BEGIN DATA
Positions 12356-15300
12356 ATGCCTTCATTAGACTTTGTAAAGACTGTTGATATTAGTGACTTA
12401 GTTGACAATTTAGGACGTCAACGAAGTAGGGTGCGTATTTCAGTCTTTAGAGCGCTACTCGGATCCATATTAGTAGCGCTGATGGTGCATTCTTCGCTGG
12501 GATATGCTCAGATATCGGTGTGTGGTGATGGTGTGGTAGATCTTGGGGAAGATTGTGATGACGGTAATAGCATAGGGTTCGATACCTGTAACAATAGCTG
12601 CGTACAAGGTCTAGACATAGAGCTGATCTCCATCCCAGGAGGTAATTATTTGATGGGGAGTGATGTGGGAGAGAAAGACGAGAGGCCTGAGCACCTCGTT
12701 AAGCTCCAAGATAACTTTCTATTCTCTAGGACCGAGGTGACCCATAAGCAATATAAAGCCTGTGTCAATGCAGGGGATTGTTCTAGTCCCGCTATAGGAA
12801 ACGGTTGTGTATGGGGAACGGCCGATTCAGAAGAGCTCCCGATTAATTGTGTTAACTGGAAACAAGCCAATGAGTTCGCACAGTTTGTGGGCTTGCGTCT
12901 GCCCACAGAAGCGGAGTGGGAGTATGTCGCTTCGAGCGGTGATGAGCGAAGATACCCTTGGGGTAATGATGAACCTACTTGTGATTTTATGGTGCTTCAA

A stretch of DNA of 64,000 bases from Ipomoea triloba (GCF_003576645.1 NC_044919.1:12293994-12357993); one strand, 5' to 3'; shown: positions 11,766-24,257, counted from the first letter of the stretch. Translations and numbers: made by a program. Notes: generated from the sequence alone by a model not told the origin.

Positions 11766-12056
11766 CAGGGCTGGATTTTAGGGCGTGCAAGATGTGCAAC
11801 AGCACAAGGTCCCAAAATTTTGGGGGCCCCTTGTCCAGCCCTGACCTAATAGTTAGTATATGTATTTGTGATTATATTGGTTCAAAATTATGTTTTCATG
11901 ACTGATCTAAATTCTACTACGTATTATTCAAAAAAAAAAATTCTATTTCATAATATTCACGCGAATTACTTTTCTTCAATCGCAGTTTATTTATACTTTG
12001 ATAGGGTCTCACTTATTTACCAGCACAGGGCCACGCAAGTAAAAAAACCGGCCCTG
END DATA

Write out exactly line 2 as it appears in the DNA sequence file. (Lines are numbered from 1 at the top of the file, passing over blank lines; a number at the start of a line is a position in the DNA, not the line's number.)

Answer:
12356 ATGCCTTCATTAGACTTTGTAAAGACTGTTGATATTAGTGACTTA